The Lens You Keep
After having a sample of the new Tokina atx-m 85mm f/1.8 AF lens for full frame Sony E mount for two weeks and having taken well over a thousand photos with it I can share with you my first impression of the lens.
Before I begin you should know that I am a Tokina Global Ambassador based in Los Angeles, California and Tokina provided me with a sample of this lens to test and work with. However Tokina does not pay me and does not tell me what to say or post. Everything is strictly my own thoughts and opinions.
The atx-m 85mm lens is very simple and straight forward in appearance. There is nothing fancy here just a large manual focus ring that takes up a good portion of the main barrel with a simply linear grip. The filter thread of the lens is 72mm which is pretty standard for this type of lens and the weight of 22.7 ounces (645g) is substantial but it balances well on my Sony a7R-II without the battery grip. Adding the battery grip brings the center balance point back even more.
Despite using the lens in several low-light and low contrast situations there were no scenarios where I needed to switch to manual focus to get a shot. So my experience with manual focus so far has just been for test. The manual focusing ring is heavily damped and there is good amount of resistance when turning it. That makes Manual focusing a slower process but with the shallow depth of field of a fast 85mm you don’t want it to move to quickly and easily. So far even shooting street photography at night I have not needed manual focus.
Quick and silent, that is the headline here. Even though my camera is not the newest it focused quickly and accurately in a variety of lighting situations. I have no complaints about autofocus speed or accuracy.
Since Tokina made this lens specifically for its Bokeh performance I want to spend some time talking about it. While there are many used for a moderate telephoto lens the primary use will be for portraits. Tokina fully understands that and wanted to create what they are calling a "Bokeh Monster". What that means in real world shooting are two things. First, smooth focus fall-off to the out of focus areas of the image. No jagged transitions or sharp edges in out of focus areas. Second, and what has become more associated with bokeh these days, that out of focus highlights or point light sources are rendered as nice, pleasant soft round balls of light without harsh edges or worse, football shaped "cat's-eye" bokeh. Though I do not own the Sony 85mm f/1.8 I have seen a lot of photos from the lens and its out of focus areas are very "busy' looking and it has the cats-eye bokeh, especially in the corners.
The following sequence of 3 photos were all taken with the lens set to an aperture of f/1.8.
The first was focused accurately at 40 ft (12 meters)
This second photo was focused manually at 6.6 ft (2 meters)
The 3rd photo was focused closer at 3.3 ft (1 meter).
The shapes of some of the lights caused oblong "Bokeh Balls" but if you look at the bottom row, they were all round lights to begin with and maintain there roundness throughout the test just getting larger and more soft. Even light that start oblong because that was their original shape in the classic LA lamppost turn in soft round orbs of light at close focus distances.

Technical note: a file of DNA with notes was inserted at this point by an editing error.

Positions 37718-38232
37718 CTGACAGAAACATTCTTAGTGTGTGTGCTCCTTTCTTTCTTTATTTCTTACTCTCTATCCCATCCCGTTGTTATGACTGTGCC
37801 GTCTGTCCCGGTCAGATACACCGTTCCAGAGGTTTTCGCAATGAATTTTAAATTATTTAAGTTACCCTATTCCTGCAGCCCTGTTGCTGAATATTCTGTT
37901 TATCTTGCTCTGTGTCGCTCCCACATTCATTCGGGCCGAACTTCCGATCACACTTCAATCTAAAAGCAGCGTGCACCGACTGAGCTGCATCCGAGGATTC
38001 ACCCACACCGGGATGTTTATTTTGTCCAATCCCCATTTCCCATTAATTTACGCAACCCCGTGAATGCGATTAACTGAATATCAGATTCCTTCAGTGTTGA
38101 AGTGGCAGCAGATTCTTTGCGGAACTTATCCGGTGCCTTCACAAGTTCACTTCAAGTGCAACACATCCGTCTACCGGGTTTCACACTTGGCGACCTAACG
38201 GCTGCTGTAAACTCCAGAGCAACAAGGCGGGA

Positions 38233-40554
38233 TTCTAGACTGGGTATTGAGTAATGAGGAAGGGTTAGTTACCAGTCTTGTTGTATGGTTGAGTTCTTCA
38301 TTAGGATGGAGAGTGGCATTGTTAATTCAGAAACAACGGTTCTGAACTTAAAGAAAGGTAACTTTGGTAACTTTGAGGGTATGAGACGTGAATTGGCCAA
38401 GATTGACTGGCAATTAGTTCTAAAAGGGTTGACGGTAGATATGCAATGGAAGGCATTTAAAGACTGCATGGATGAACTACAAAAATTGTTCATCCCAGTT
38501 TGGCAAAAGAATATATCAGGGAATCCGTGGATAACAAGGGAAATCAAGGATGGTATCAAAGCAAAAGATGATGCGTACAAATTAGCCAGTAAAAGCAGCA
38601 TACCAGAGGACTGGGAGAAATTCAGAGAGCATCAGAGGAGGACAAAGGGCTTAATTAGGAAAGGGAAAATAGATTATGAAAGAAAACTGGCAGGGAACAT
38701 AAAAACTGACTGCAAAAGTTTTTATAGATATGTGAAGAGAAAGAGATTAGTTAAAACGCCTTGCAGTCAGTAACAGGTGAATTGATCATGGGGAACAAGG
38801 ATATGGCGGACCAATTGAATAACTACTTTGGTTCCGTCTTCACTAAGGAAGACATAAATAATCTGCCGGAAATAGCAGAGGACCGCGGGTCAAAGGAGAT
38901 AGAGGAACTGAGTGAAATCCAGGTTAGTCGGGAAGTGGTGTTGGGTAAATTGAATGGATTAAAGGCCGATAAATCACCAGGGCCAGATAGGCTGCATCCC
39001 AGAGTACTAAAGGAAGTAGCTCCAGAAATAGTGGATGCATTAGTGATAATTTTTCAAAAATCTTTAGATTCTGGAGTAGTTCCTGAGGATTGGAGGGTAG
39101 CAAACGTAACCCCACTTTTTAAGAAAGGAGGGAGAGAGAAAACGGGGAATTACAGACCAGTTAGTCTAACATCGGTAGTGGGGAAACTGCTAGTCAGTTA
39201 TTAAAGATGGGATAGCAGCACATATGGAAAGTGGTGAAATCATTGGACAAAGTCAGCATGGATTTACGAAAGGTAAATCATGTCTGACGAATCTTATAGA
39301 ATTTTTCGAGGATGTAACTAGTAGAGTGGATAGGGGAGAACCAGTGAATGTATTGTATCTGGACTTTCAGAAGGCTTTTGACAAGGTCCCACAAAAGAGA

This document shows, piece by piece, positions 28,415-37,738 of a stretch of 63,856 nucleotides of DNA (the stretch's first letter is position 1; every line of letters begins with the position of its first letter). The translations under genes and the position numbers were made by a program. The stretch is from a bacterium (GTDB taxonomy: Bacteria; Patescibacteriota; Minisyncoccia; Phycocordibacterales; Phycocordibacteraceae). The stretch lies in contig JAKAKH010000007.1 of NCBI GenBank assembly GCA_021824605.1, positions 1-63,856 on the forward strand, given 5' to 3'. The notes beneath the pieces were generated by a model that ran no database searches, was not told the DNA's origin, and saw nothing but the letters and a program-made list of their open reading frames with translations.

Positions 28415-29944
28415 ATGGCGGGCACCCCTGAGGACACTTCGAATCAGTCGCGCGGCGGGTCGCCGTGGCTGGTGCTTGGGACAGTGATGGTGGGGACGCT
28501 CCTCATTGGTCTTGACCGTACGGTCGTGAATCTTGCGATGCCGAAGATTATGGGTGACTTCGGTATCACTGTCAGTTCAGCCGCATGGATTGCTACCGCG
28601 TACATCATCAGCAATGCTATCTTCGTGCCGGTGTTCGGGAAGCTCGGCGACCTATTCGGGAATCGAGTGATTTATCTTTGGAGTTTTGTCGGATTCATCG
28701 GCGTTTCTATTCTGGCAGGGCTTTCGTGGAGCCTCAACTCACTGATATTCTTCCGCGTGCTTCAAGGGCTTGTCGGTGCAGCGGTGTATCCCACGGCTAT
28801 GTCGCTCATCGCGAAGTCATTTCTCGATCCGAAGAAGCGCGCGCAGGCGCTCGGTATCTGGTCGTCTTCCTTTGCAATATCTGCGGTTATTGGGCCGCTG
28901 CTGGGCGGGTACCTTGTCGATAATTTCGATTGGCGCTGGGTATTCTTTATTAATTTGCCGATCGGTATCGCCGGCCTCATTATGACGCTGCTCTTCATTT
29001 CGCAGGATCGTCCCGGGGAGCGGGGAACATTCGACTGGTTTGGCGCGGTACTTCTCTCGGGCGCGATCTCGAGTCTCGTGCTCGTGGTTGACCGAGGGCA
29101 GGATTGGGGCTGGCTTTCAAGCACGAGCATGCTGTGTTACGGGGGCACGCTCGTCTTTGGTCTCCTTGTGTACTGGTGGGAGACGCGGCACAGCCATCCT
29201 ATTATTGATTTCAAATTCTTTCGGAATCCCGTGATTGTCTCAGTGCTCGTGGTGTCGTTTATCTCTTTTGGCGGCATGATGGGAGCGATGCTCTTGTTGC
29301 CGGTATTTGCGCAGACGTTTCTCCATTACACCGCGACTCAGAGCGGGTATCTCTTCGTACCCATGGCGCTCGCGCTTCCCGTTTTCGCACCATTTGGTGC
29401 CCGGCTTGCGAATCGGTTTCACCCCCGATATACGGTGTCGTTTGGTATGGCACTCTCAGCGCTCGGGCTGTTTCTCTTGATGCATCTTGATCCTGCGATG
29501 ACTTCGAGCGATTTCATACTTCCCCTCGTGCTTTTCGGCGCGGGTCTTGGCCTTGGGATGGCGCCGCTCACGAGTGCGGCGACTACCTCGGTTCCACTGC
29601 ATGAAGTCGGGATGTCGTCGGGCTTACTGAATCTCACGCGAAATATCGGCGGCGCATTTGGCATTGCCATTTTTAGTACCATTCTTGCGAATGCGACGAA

Now to the meat of this review, and its a filet mignon. The sharpness far exceeds the 42 megapixel sensor of the a7R-II/III and should have no problem matching the 60 megapixels of the a7R-IV as well. When I used the lens for an actor headshot shoot I was impressed that I could zoom on just eye and have an incredible amount of detail in just the pupil of the eye. Counting individual eyelashes or strand of hair was no problem. This lens excels in the studio and any portrait photographer should consider it. So in sharpness this lens is punching far above its price class. It has sharpness that I would expect... no, sharpness I would demand from a portrait lens that was $999 or $1299(USD). But, you get it for $499 in the USA.
There is a little purple fringing around very high contrast areas and light sources but honestly for $499 I was expecting there to be more. What chromatic aberrations the lens has is easily eliminated during post processing in adobe Lightroom. I shot a scene in the LA subway that I have shot many times before with many different lens and camera combinations. The lights and back-lit signs make it a good test for CA and the lens lens while not perfect performed very well and was easily correctable in post.
Have to be honest, this may be the only area where the lens performed like its price. In bright flatly lit scenes there is noticeable vignetting at f/1.8-2.2. The vignetting decreases rapidly between F/2.2 and F/3.2. It’s almost imperceptible (you’d have to shoot a white wall to see it) at 3.5 and gone at f/4. But again its not bad and is an easy fix in post. I shot the lens a lot at f/2.2 and in many scenes didn’t even notice it.
So far with great quick and silent AF as well sharpness that far exceeds it price I am throughly enjoying this lens. I am going to keep using the lens and post a more in-depth review in 2-3 weeks time. There is a saying in photography: “You date camera bodies but you marry lenses.” This is especially true with Sony’s break-neck pace of updating it’s cameras. However, lenses, that is a different story and and the Tokina atx-m 85mm f/1.8 AF is a definite keeper.